God loves you.
This is true, good, right, llnd beautiful. But, it’s not a rug under which we can sweep all our unrepentant sin, willful disobedience, and excuse-laden, self-aggrandizing determination to do what we want. God loves us, and His love for us is different that we may think.
How God (Doesn’t) Love Us
In the modern newspeak, God’s love can sound like this, “God love you and accepts you just the way you are. He doesn’t want to change you. He wants to surround you with His love and acceptance. So, choose love.”
I wonder what you think about that sentence. Here’s the thing, it’s not untrue, it’s just incomplete. The best lies always are. Let’s pull it apart:
- “God loves you and accepts you just the way you are…”
True part: God does love his people, and accepts us into his family just the way we are. When He saved me, He wasn’t merely loving the future, perfect version of Adam Mabry. He set his love on me when I was a sinner, His enemy, and an object of wrath.(Eph. 2:1-3)
Incomplete Part: God does not want to leave us the way we are. He calls us to conform us. He saves us to sanctify us. If we come to God and refuse to allow Him to change anything and everything He wishes to, we’re refusing His love. (Rom. 8:29)
- “He doesn’t want to change you. He wants to surround you with His love and acceptance.”
True part: You and I are made in the image of God. There is some fingerprint of His divine purpose and image in all people, and no, He doesn’t change that. He does wish to love us.
Incomplete Part: He does want to change you in many, many ways. He wants to give you a new heart (Ez 36:26), reorder your affections (1 Jn 5:2), change lots of your behavior (Jn 14:15), and make you become more and more like His Son Jesus and less and less like the world from which you’ve come. (Rom 12:2, 1 Pet 1:14) This necessarily means He will confront you in His word, rebuke you, and correct you.
Emotion and Devotion
The ooey-gooey, feckless false love the world around us offers is too low a thing for God. His love for His people is bigger and better than that.
Two words in the Old Testament shed light on the way God loves us. The first word is often translated “compassion,” and is related to the Hebrew word for “womb.” It is surging, maternal, emotional, and beautiful. Isaiah gives us God’s words, saying, “For a tiny moment I left you, and with great compassion I will gather you.” (Is 54:7). God has emotional love for his people, to be sure.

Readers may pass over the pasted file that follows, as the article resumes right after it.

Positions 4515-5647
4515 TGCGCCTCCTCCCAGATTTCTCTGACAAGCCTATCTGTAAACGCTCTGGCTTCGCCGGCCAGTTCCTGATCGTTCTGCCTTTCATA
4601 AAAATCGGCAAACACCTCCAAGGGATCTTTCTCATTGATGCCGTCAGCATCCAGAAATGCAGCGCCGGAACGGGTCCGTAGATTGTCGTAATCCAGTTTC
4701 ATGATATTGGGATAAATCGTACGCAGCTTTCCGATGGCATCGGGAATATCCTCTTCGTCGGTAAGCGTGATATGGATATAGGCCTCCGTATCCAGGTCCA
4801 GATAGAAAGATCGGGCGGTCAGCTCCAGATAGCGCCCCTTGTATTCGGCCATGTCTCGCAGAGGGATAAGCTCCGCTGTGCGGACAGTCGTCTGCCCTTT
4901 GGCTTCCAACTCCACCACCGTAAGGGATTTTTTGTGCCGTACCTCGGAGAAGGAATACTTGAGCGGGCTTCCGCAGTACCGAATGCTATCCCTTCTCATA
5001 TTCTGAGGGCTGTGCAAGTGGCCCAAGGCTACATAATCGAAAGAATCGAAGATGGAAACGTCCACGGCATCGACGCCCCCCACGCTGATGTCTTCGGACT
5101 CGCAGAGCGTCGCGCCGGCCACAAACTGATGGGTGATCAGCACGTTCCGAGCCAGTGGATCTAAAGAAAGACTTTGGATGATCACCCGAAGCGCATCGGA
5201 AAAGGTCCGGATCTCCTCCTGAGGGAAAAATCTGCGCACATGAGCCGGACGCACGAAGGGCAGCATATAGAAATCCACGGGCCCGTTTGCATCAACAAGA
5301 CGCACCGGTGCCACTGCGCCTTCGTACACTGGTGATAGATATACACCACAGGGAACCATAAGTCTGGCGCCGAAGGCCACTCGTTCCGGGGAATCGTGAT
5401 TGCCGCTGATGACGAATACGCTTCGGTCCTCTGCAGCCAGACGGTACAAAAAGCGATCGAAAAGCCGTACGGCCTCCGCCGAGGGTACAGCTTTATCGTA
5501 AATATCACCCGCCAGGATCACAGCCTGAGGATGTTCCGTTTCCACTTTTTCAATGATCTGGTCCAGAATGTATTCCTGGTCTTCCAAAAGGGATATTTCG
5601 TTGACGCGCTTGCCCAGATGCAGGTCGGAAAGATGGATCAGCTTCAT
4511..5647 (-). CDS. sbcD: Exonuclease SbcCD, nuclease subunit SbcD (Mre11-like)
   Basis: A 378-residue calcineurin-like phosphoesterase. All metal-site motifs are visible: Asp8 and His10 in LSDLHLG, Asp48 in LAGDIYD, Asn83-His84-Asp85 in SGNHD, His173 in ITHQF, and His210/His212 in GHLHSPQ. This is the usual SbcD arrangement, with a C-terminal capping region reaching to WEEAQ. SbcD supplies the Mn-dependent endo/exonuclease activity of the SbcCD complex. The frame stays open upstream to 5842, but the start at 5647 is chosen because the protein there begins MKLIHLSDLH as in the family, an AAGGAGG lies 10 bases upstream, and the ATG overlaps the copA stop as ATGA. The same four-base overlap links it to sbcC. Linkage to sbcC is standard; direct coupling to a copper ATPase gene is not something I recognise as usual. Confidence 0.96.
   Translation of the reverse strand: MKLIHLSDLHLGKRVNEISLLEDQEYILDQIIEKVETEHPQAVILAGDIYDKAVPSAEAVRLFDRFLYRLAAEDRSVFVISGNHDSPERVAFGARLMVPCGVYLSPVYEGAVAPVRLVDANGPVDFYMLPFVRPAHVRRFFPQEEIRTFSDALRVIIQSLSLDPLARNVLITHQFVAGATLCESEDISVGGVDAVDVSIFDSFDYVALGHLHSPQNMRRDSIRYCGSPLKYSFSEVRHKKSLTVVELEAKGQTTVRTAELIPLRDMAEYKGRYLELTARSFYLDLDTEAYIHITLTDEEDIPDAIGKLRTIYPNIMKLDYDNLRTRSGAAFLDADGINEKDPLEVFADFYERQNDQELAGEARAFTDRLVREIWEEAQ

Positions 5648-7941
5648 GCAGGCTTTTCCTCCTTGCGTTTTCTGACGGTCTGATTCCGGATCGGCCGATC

We can stop listening after that, however. Because we’re such a post-Romantic, heart-driven people, that we think, “Well, if God feels emotional love toward me, He would never want to change me.” So, we must keep reading.
For a tiny moment I left you, and with great compassion I will gather you. In a rush of anger I hid my face from you, but with everlasting devotion I have set myself to show you compassion. (Is 54:7-8)
The other word give to us for God’s love is the word we often translate as “steadfast,” “everlasting,” or “devotion.” In other words, God’s love is His determination — His complete commitment — to fully, completely, and finally love His people.
A Bloody, Beautiful Thing
So, what does God’s love look like? This:
In this the love of God was made manifest among us, that God sent his only Son into the world, so that we might live through him. In this is love, not that we have loved God but that he loved us and sent his Son to be the propitiation for our sins. (1 Jn 4:9-10)
The very definition and highest example of love that the cosmos has ever witnessed was the moment with God’s emotion and devotion collided with sin and separation on a splintered, bloody Roman cross. Two conclusion follow.
- Don’t cheapen the love of God to the level of a 7th grade crush by singing songs about it, posting a Facebook meme, and then doing, thinking, and feeling whatever seems right. If God loves you with emotion and devotion then your love for God ought to involve both too.
- God changing you means God loves you, not the reverse. The opposite of love isn’t hate, it’s apathy. If God were apathetic toward His people — uninterested in their growth, progress, and obedience — He would not love us. He shows us this by doing for us the one thing that brings about the greatest imaginable change, dying on a cross for our sin.